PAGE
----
Brexit’s implications for the U.K.’s technology industry are deepening political fractures, with no clear answer as to how startups fintechs and challenger banks can operate in the U.K., recruit workers and collaborate with partners in the European Union after the U.K. leaves.
The chaos was exemplified by Monday’s resignations from Boris Johnson, the U.K.’s foreign secretary, and David Davis, the Brexit secretary. Prime Minister Theresa May, who has been scrambling this week to reset the cabinet and ward off a no-confidence vote that could result in a new national elections, has taken a more conciliatory approach that would include some common regulation and standards.
“Government instability at such a crucial time for negotiation with the EU is likely detrimental to [the U.K.] economy overall in the short term — and potentially, the long term,” said Virginie O’Shea, a research director at Aite Group. “The government needs to keep the negotiations moving if it hopes to meet the self-imposed targets for Brexit, so any major revisions or significant delays will cause multiple problems for businesses including fintechs across the U.K.”
The prime minister’s position more closely aligns with a “soft Brexit” in which the U.K. would negotiate a deal with the EU to retain some nominal market relationships with EU countries. That position is at the heart of recruiting attempts to keep banking and fintech companies from leaving the U.K., an exodus that would damage London’s economy and status as a technology hub. London’s mayor, Sadiq Khan, has been a particular proponent of a “soft Brexit.”
The financial and technology industries in the U.K. are mostly in favor of a “soft Brexit,” with a particular interest in a deal that retains financial passporting to allow U.K. businesses an easier pathway to provide payments and other financial services in the EU.
There probably will not be clarity on passporting until the dust settles. The U.K.’s banking and fintech industries are already bearing the regulatory and strategic burden of having one foot out of the EU. That’s lead to strategies among financial and technology firms such as moving processing for EU transactions to EU locations or moving staff. And payment companies such as TransferWise have been running dual regulatory tracks to prepare for two sets of laws.
“The financial sector as a whole also needs some certainty about important issues such as financial regulation and equivalence with the EU,” O’Shea said. “Banks are already moving operations out of the country, which shrinks the overall pool of potential customers for the fintech industry in the long term.”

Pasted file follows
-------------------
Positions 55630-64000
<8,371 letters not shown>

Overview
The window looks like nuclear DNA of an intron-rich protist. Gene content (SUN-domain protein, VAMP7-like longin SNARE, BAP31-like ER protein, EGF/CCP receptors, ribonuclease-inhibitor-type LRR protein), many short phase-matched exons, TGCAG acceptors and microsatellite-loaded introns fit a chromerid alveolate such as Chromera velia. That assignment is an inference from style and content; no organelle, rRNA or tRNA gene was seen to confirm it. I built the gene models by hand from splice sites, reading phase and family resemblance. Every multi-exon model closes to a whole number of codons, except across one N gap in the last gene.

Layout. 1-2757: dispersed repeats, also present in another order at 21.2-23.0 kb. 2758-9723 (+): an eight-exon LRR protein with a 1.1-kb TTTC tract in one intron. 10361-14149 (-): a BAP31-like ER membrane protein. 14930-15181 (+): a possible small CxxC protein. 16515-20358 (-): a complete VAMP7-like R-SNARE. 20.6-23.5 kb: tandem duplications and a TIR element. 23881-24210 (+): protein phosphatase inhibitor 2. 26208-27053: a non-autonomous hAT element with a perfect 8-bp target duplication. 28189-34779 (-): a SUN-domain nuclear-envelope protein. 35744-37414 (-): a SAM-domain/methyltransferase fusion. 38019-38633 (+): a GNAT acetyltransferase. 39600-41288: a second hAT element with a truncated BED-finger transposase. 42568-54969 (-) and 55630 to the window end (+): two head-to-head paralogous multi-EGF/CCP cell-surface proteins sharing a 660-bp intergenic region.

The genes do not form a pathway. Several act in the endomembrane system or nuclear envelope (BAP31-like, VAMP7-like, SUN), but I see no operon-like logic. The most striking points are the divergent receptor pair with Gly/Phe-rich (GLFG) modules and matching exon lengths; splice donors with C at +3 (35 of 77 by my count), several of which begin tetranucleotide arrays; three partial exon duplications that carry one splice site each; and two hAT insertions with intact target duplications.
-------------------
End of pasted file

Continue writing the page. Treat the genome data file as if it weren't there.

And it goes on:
Cities across Europe are trying to lure technology companies away from London, playing on the fear of Brexit. The fintech market in the U.K. is huge. Even following the Brexit vote, fintech investment in 2017 in the U.K. was more than that of Germany, Sweden, Switzerland and France combined.
The political uncertainty, along with unrelated political spats such as a trade war between the U.S. and China, have European countries confident they can peel off London’s dominance. Paris, Berlin, Amsterdam and Stockholm have all made pitches to U.K.-based fintechs.
The U.K. has countered with a task force to attract and retain fintech developers. The results have been mixed, with overall fintech investment in the U.K. still setting records while it becomes harder for U.K. fintechs to attract talent.
“It is tough to attract and retain talent for the sector in a very competitive market, so hurdles related to political uncertainty and legal uncertainty, such as status of workers, status of the customs union, etc., put the U.K. at a significant disadvantage,” O’Shea said.
The existing retention strategies face a new challenge this week because they were based on some form of a center-right driven exit from the European Union, with the hope of a soft Brexit. But this week’s turmoil, which is in essence a fissure in the U.K.’s right political flank, could lead to new elections resulting in a dramatic leftward shift; or in a move farther right that could include Johnson or a hardline ally making a run for Prime Minister.
As a result, there’s now confusion over what the domestic political and regulatory environment will be — in addition to the Brexit uncertainty.
“It is likely that U.K.-based organizations that have significant business in the rest of the EU will become ever more concerned regarding that EU business as Brexit talks appear to disintegrate,” said Tim Sloane, vice president of payments innovation at Mercator Advisory Group. “The general swing of the electorate towards deregulation may also crate more caution within some organizations.”This post was originally published here